Hull, Heaton, The Housemartins and Cameron

Posted on November 21, 2013

Like everyone else, I was quite surprised to hear that humble old Hull had put itself in the limelight by being nominated the 2017 ‘City of Culture’. However, not as surprised as I was to hear that leader of the Aristocrat and Fraudulent Banking Party, David Cameron, was once a fan of the four sons of Hull, The Housemartins.

This was like a red rag to a bull for former Housemartins and Beautiful South frontman, Paul Heaton, who needs little excuse to vent his anger at the ruling classes through his Twitter and Facebook pages, with quotes such as “Cameron and Osborne are still banned from my pub” and “I can’t stop him (Cameron) liking my music but who can stop him wrecking the NHS?”

However, what I find most intriguing of all is that Cameron has an apparent history with music that has been derogatory to aristocracy and the establishment, with The Eton Rifles by The Jam and This Charming Man by The Smiths also featuring with London 0 Hull 4 in his list of favourites.

How extraordinary.

I remember when I first heard The Housemartins in 1986; my first thought was that they sounded like a great little band. However, their politically anti- establishment lyrics, if I am honest, didn’t really register until a lot later when I heard ‘Think for a Minute’. The first two songs that were played regularly on Radio One were Sheep and the commercially successful and catchy song, Happy Hour, a track accompanied by quirky dance routines and a brilliant animated plasticine video.

Happy Hour: I didn’t really think of the lyrics back in 1986

This may well be the reason that Cameron liked it too and it has to be said, that if music has political views that you are opposed to, it would not be a very democratic society if you were not allowed to listen to it. However, it may be that a twenty-year old David Cameron was curious about left-wing music and had a rebellious streak in him that wanted to burst out of the manufactured personality that had been forced upon him by those who were already grooming him as the lead puppet for financial institutions and the aristocracy that Heaton despises.

When you think about it, David Cameron has had an extraordinary life and I don’t think it is one to envy really. When he was born in 1966, his life was already mapped out for him as he was created in a similar way to manufactured sports stars such as Tiger Woods and the Williams sisters; his parents knew what they wanted him to be before he was even born. That’s how the aristocracy works.

So I guess his curiosity with working class bands stems from wondering what it was all about, the daily struggle to put food on the table, the run down schools and hospitals and the hopelessness of living in shut down towns like Hull, was a world away from anything Cameron could ever imagine. At a young age perhaps he really did wonder or even fantasise, what it would be like to live like common people do? (I am going to burst into song in a minute!)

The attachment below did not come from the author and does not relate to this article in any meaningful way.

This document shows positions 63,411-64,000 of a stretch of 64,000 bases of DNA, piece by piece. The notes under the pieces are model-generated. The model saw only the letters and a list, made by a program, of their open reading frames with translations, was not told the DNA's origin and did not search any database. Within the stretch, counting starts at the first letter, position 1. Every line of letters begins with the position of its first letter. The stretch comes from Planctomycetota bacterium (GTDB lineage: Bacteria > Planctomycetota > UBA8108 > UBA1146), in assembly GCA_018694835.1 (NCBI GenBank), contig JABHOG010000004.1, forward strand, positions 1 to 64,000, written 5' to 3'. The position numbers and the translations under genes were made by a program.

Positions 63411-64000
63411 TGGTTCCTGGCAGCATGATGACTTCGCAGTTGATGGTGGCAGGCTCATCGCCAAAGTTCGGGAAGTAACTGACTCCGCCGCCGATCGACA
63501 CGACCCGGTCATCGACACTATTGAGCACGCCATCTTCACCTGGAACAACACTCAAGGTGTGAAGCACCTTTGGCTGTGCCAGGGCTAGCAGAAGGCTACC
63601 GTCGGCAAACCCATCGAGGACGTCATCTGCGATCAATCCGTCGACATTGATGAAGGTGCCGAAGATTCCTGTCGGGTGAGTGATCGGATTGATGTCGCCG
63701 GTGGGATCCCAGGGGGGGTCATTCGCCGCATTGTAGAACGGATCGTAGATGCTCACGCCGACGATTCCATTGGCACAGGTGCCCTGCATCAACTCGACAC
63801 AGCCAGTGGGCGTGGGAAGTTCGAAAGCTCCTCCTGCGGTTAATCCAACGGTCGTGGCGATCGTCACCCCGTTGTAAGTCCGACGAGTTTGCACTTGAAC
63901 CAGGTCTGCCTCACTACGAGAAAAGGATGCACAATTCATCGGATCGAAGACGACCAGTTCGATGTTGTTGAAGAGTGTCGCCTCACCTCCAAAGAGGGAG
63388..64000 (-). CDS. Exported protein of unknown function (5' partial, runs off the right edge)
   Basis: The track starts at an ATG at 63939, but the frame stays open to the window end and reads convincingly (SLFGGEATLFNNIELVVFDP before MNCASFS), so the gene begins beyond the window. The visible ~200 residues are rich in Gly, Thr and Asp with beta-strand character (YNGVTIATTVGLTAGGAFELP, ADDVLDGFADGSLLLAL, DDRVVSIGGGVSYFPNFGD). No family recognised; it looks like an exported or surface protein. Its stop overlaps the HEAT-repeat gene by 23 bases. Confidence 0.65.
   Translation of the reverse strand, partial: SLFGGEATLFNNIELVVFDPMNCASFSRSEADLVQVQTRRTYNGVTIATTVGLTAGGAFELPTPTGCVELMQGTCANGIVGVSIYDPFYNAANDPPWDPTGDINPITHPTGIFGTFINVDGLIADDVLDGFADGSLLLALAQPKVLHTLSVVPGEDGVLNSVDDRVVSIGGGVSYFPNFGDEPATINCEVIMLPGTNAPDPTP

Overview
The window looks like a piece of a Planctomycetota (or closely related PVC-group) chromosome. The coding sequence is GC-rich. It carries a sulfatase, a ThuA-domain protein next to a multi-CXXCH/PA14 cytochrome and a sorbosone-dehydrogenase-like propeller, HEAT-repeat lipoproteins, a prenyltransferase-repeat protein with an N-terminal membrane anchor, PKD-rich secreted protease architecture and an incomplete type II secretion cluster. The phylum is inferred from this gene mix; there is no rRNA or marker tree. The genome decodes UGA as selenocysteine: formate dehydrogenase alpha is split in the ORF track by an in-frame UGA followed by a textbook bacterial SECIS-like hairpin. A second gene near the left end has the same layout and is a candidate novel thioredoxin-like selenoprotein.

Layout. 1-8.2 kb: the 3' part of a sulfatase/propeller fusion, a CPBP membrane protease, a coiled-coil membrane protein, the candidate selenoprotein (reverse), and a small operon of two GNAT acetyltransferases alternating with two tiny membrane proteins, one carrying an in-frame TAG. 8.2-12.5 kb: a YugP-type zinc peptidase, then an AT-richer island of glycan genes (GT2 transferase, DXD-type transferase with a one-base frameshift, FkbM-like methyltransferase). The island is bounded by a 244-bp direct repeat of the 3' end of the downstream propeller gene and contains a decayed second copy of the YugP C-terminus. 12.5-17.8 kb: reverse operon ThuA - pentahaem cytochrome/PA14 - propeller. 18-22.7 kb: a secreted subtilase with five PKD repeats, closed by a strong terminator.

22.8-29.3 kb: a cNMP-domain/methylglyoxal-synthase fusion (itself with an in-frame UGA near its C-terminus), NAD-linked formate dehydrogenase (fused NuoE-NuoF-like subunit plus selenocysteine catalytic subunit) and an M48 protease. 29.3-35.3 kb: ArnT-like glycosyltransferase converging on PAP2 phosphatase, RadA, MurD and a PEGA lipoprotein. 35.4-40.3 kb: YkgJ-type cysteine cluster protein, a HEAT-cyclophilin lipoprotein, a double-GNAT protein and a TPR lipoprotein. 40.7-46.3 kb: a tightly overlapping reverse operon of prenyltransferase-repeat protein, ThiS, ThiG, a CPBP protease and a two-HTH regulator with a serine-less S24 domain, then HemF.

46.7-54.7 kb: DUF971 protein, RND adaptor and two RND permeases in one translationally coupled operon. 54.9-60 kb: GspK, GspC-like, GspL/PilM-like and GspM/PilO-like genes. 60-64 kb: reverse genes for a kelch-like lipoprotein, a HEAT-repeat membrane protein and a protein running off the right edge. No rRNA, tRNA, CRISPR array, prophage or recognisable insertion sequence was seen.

The problem with being a member aristocracy is that it is something that must be incredibly hard to walk away from. Had Cameron been genuinely swayed by protest music and swung to left, he would have lost his family, his friends and his Bullingdon Club peers. For what? A life of being dubbed a Champagne Socialist or a Bourgeois Bolshevik that’s what. It probably wouldn’t seem worth it and I can get that.

Personally, unlike Paul Heaton, though I hold no candle for the Royal Family and the Ruling Classes, I can at least understand their place and why they will always try to crush rebellion to protect all the land and money they have stolen throughout the generations. What I struggle with, is the working classes who get themselves a golf club membership and a conservatory then suddenly think they are a member of Cameron’s Cotswold Set. Hatch Warren Community Centre on polling day can only be described as repugnant.

If David Cameron had a soul (which is unlikely) he would be well served to drag out his old copy of London 0 Hull 4 and play a track called Flag Day. Approaching 30 years after its release, it still carries the same meaning, which indicates that we have not learnt that a “War on Poverty” is a complete fake and the only way to save destitution in a wealthy country is to actually fight a war on deregulated greed and tax evasion.

Sadly though, I reckon Cameron would prefer to listen to his mate Gary Barlow, a lovely fellow/wolf in sheep’s clothing, who stuffs all his money in off shore accounts and then has the audacity to go on television to beg hard up tax payers to cough up for a kid’s home.

1 Reply to "Hull, Heaton, The Housemartins and Cameron"

  • Dickie McSpangle
    November 21, 2013 (2:05 pm)

    I shook my box in front of the Queen once and got arrested. Like the mighty Alanis, they do not understand irony!

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